Ethics, Merits and Demerits
Animal experiment is the use of animals, mostly in laboratories to make inferences about human behavior, such as the famous dog trained by Pavlov when he was researching conditioning. He later used conclusions from the experiments to generalize about human behavior. Animal experiments also involve the use of animals in testing medicine and other chemicals to test if they are far for human consumption. The most commonly used animal in the united state are mice, where estimates suggest that more than eight million mice are for experimented on each year. Primates are the closest relatives of a man in the animal kingdom their use to predicts the effect of drugs on the human being because use of the human experiment is outlawed in most countries (Wingfield et al., 2007).
Mice are the primary animals used in laboratories, mainly due to ease breeding and their similarities to human beings (they are mammals, and most of their body systems are similar to that of the human beings). They are relatively small, have a short gestation period and are easy to maintain and feed, making them very convenient for use in laboratories (Wingfield et al., 2007). Apes, on the other hand, are the closest relations to human beings. Archeologists suggest that human beings and apes have a common ancestry, leading to the striking similarities.
[...] Exposure of Animals to extreme conditions and leaving them to suffer for long periods with no motive is inhuman. This led to the introduction of animal euthanasia. Their death is by lethal injection or denial of essential supplies to sustain their lives. As the most-intelligent being in the planet, the human being has a moral responsibility to protect the other inhabitants of her planet, the same way that an adult has a duty to protect young children (Wingfield et al., 2007). [...]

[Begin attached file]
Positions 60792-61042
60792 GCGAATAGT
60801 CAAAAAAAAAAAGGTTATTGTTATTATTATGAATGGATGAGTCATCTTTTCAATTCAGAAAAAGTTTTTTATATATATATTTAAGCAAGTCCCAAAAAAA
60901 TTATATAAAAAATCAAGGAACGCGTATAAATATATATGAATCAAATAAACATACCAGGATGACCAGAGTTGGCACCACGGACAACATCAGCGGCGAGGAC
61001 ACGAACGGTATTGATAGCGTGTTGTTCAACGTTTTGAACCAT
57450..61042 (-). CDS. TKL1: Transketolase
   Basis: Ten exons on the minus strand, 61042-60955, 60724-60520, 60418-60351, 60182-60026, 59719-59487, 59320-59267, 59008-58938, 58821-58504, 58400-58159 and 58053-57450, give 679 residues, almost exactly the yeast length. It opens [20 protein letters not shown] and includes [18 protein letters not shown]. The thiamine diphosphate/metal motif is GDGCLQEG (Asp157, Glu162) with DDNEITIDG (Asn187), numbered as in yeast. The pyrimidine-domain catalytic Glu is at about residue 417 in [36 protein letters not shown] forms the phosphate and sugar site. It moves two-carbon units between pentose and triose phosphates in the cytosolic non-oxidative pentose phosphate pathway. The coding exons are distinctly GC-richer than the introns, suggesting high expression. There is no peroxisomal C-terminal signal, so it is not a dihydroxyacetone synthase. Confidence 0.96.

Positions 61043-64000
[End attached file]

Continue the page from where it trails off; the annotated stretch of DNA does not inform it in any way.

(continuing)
[...] Virtually all drug testing is on animals before testing on human beings. Over the last century, malaria became resistant to drugs with alarming frequency. Such drugs would have disastrous effects if used on people before tests on animals. Using lab testing, therefore, reduces the risk of medical products having deadly of harmful side effects to human beings. Laboratory research is also instrumental in enabling human beings understand their behavior. People are guarded and are likely to lead researcher to believe they are something they are not. [...]
[...] Use of animals in research psychology, therefore, draws wrong conclusions about human behavior (Wingfield et al., 2007). Animals do not get any credit for their sacrifices for the human race. They are responsible for development and perfection of most drugs, yet they do not get the recognition. Many international laws protect animals. They include the Laboratory Animal Welfare Act of 1966, which seeks to protect animals used in the laboratories from extreme conditions such as high temperatures (Finsen et al., 1994). [...]
[...] They are relatively small, have a short gestation period and are easy to maintain and feed, making them very convenient for use in laboratories (Wingfield et al., 2007). Apes, on the other hand, are the closest relations to human beings. Archeologists suggest that human beings and apes have a common ancestry, leading to the striking similarities. Animal experiments are substitutes to human experimentation. In the medieval and renaissance periods, slaves and other people that held low positions in the society had experiments conducted on them to develop a new medicine. [...]
[...] Pioneering in the field of biology also depends on lab animals. Biological advancements, such as the famed search for a drug o stop the aging process involves careful study of animals that demonstrate the trait, such as tortoises, and trying to engineer the products through animals (Wingfield et al., 2007). However, there are those who feel that animal research is cruel and inhumane. They argue that animals in the labs suffer cruel and inhuman treatment, sometimes for no reason at all. [...]
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